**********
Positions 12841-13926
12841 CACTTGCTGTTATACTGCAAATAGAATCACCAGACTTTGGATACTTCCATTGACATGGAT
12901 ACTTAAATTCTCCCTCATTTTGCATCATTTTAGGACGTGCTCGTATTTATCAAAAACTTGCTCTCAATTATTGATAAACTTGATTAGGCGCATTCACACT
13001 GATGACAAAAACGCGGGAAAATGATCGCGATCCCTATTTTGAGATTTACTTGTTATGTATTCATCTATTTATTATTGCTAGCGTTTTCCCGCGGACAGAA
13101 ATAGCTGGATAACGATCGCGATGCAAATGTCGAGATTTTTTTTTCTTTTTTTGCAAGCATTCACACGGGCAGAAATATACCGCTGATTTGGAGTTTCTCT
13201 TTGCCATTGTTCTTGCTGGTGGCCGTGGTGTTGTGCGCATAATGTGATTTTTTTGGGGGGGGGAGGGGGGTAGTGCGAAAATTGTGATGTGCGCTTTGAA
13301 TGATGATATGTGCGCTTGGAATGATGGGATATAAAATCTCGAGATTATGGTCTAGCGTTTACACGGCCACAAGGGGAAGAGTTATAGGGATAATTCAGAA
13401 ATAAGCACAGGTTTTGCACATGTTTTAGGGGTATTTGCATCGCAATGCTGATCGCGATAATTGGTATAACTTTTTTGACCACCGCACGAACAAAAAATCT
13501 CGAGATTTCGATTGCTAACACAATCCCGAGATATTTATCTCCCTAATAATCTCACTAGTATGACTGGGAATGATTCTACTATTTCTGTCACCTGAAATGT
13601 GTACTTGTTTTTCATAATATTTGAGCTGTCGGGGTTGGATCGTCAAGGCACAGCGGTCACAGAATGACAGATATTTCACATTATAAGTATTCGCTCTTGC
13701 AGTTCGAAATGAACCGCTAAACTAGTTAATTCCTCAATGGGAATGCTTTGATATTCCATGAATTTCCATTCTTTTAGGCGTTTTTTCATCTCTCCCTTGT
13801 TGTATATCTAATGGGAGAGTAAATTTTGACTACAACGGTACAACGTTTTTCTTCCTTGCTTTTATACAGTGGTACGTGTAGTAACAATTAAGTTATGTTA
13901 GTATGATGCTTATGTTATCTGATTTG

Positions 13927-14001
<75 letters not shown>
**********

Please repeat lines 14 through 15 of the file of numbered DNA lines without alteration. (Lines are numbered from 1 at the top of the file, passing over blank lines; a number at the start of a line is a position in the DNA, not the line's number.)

Positions 13927-14001
<75 letters not shown>